Activism doesn’t have to include a physical component. But if possible, physical action moves your ideas beyond a screen into a dimension that decision makers can’t mute. For instance, Jhem Quintana, works with a group known as the Hunger Project that tries to directly help people afflicted with homelessness in L.A. “You should become more consciously aware of actually incorporating what you’re is saying/preaching [someone else’s] day to day life. As an able-bodied individual, I started volunteering more,” Quintana said. “As a member of the E-board, it is now my job to bring UCLA students down to Skid Row to distribute food and hygiene products for individuals who have periods. I also try to collect clothing to distribute.”
So you want to become more active in your community. Now where do you start? Steinhart said, “Read everything. Read books, newspapers, articles, listen to podcasts, talk to friends, ask questions.” Part of being an activist is knowing your own political identity and having a firm understanding of your beliefs. A great place to start is with theory. Try taking a political science course, pick up a copy of Thomas Hobbes’s Leviathan or even familiarize yourself with Marxism. Find what resonates with you, and form your opinions based off the existing literature. This will help you find your own audience, and convince others that what you believe is the right step moving forward.
Here are some recommended readings for future activists by Ray:
- How Organizations Develop Activists: Civic Associations and Leadership in the 21st Century by Hahrie Han
- “Becoming a Habitual Voter: Inertia, Resources, and Growth in Young Adulthood” by Eric Plutzer
- “Meeting the Challenge of Latino Voter Mobilization” by Melissa Michelson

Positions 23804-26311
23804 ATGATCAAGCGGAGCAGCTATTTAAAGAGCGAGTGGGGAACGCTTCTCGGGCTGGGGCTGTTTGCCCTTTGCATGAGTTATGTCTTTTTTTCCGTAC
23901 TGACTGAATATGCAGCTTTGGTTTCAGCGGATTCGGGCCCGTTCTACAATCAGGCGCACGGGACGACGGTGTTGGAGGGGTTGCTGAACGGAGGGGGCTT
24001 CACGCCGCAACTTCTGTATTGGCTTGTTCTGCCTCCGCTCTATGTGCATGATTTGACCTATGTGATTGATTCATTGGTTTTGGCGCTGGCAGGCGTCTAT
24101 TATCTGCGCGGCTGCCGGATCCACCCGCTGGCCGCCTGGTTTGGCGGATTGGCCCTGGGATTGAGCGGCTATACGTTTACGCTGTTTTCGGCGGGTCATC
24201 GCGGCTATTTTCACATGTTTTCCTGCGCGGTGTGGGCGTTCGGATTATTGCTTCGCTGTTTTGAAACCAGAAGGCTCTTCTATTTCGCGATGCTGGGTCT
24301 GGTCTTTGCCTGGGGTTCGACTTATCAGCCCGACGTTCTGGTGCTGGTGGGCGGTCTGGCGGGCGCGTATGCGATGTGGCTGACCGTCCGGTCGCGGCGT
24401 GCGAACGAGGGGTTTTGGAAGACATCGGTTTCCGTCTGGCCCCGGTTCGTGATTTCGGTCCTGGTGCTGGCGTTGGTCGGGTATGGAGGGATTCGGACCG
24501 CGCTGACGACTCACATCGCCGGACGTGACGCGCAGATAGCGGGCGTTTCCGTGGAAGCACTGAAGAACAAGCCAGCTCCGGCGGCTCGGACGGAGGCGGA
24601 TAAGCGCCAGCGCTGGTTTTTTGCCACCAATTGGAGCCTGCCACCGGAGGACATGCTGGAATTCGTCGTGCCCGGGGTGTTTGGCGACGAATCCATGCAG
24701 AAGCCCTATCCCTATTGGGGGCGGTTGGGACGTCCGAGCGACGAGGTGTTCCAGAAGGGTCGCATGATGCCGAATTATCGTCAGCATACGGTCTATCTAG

- Getting Primaried: The Changing Politics of Congressional Primary Challenges by Robert Boatright
- Abortion and the Politics of Motherhood by Kristin Luker
- “First to the Party: The Group Origins of the Partisan Transformation on Civil Rights, 1940 1960” by Chris Baylor
- “Political meetings in the Chicago Black belt” by HF Gosnell
- The Politics of Resentment: Rural Consciousness in Wisconsin and the Rise of Scott Walker by Katherine Cramer
- Representation in the American Revolution by Gordon Wood
7. Look for small changes that you can make in your own life
Look to your own life to start bringing about change. The small things in our own lives drive us to bring about the greatest changes. “Attend the next meeting of [your] local party or single-issue advocacy organization, whichever comes first on the calendar. Give three dollars to a candidate [you] like,” Ray said. He also added that you can also add your Congressperson, state legislator and city councilors (in that order) to your phone. It may not feel like much, but it actually makes a difference. “The purchases you make, the way you spend your free time, how you participate in your clubs or your congregation, those all have political consequences,” he said.
8. Prepare for the long haul
Change takes long periods of time. Social issues may never disappear, but we have the power to bring our ideal world into existence one step at a time. “The only individuals who have the ability to quickly and radically change things are dictators, and they tend not to do so for the better,” Ray said. “You can and should be in virtuous struggle for the laws, policies and norms you envision a better world would have for your entire life.” In other words? Activism is a long term journey. “You can change things to the degree that you organize and get to work now, and continue to work at it every day going forward,” Ray said.
9. Make time for self care
Think of activism as a lifestyle. “President Obama likened politics to being a relay runner,” Steinhart said. “‘You take the baton, you run your best race and hopefully by the time you hand it off, you’re a little further ahead, you’ve made a little progress.’ I have never viewed politics and activism as having any type of deadline or end date.” But when faced with a lifetime of work, one has to take care of themselves. “You need to take steps back for work, mental health and rest. Activism is physically and mentally draining. Donating money is a great alternative when you wish to support causes but still need to take a break,” UCLA third year Gabriela Meza said. After all, activists are also human. You can’t always set aside your own lives for the pursuit of equality.
10. Register to Vote
Although registering to vote might seem a tad obvious, many people fail to register in time to vote in important elections. Take the time to do so with your current permanent address. It’ll save you loads of worry and time closer to election season. In the United States, many take the privilege of voting for granted. Exercise the right that generations before have fought for you to have.